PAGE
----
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Kentuckians to join tens of thousands for March on Washington

Breonna Taylor's family and other local activists are expected to take part in the march 57 years after the famous 'I Have a Dream' speech.

LOUISVILLE, Ky. — Thousands of people will be in Washington D.C. Friday to protest against police brutality on what will be the 57th anniversary of Dr. Martin Luther King Jr.'s "I Have a Dream" speech during the first March on Washington.

Dozens of civil rights activists from Louisville will make the trip in addition to the family of Breonna Taylor. Neal Robertson, president of the West Louisville Urban Coalition, said he and his wife were flying to the nation's capital to take part in the 'Commitment' March on Washington.

"This is a very historical event that's going to be a part of our lives, and to be able to tell our grandkids and even our kids — to let them understand that we went there to do our small part," Robertson said.

The rally is titled "Get Your Knee Off our Necks," a call for criminal justice reform and racial equality. Rev. Al Sharpton, the National Action Network, Martin Luther King III, attorney Benjamin Crump and families of police brutality victims will lead the march.

In addition to Breonna Taylor's family, the families of George Floyd and Eric Garner are expected to speak.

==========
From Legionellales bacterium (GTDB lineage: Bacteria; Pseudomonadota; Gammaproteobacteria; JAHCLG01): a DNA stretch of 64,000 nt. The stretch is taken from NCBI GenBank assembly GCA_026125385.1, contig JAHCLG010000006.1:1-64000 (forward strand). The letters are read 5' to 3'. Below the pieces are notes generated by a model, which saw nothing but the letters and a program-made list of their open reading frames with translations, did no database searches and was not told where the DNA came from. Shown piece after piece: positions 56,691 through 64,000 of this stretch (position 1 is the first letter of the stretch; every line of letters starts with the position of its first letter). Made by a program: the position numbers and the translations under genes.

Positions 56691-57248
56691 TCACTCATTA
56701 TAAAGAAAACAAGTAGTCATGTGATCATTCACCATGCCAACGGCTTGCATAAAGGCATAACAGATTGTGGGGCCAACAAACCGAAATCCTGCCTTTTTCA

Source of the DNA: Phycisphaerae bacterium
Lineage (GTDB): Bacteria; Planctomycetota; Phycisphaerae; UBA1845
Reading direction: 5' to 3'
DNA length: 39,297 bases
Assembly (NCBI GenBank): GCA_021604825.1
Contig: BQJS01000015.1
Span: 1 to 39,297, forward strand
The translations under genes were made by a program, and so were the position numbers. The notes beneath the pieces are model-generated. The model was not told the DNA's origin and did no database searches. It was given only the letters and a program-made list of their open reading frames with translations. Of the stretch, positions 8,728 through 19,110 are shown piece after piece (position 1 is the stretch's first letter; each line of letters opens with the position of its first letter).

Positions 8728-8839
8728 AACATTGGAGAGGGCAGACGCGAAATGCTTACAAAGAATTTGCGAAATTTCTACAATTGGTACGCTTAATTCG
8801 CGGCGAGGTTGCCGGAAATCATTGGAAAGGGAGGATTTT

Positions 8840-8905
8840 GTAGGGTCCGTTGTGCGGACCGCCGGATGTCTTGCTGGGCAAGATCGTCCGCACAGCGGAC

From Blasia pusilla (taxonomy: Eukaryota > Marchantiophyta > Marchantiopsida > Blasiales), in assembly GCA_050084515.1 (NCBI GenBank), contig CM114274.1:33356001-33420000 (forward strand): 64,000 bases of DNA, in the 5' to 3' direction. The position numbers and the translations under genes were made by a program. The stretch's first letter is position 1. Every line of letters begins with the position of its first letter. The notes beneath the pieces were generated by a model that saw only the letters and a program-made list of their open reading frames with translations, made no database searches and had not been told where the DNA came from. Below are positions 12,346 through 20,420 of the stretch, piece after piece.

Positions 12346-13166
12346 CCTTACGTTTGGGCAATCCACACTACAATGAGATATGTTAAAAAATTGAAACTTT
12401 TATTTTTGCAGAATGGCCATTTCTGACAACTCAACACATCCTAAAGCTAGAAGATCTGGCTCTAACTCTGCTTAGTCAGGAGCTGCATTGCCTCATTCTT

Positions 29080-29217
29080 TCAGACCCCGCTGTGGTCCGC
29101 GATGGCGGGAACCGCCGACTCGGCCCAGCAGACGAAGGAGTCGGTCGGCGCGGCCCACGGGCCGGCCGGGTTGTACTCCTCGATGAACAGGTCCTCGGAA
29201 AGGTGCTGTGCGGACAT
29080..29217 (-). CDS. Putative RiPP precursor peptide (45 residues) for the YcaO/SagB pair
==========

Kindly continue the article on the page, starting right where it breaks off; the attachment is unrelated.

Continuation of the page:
RELATED: Daniel Cameron mentions Breonna Taylor during speech at Republican National Convention

Despite the global pandemic, Robertson says he's willing to travel and fight for their lives. Sharpton said face coverings will be required and participants will be given one if they do not have one. Gloves and hand sanitizer will also be given out.

"One thing is for sure we're going to die anyway from something, but I rather it not be from a gunshot wound or from police brutality," Robertson said.

He and his wife were not the only people at Louisville Muhammad Ali Airport waiting for their flight.

"People have paved the way, and I just appreciate that young people are out here fighting," one woman said. "For all the ones fighting for justice, it's been a long time coming and we need to end this."

Gracie Lewis, who has been a community activist in Louisville for about 40 years and a member of the Kentucky Alliance Against Racist and Political Repression, will hop on her flight Friday morning. Lewis said she hopes that their action results in serious reform to address inequality in the country.

"I really want to see comprehensive police reform done. We have talked about it and now is the time to act," Lewis said. "I think right now we have a good opportunity with the young people consistently on the streets."

Participants will begin filing into the National Mall beginning at 5 a.m. WHAS11 will have more from its D.C. affiliates Friday online and on-air.

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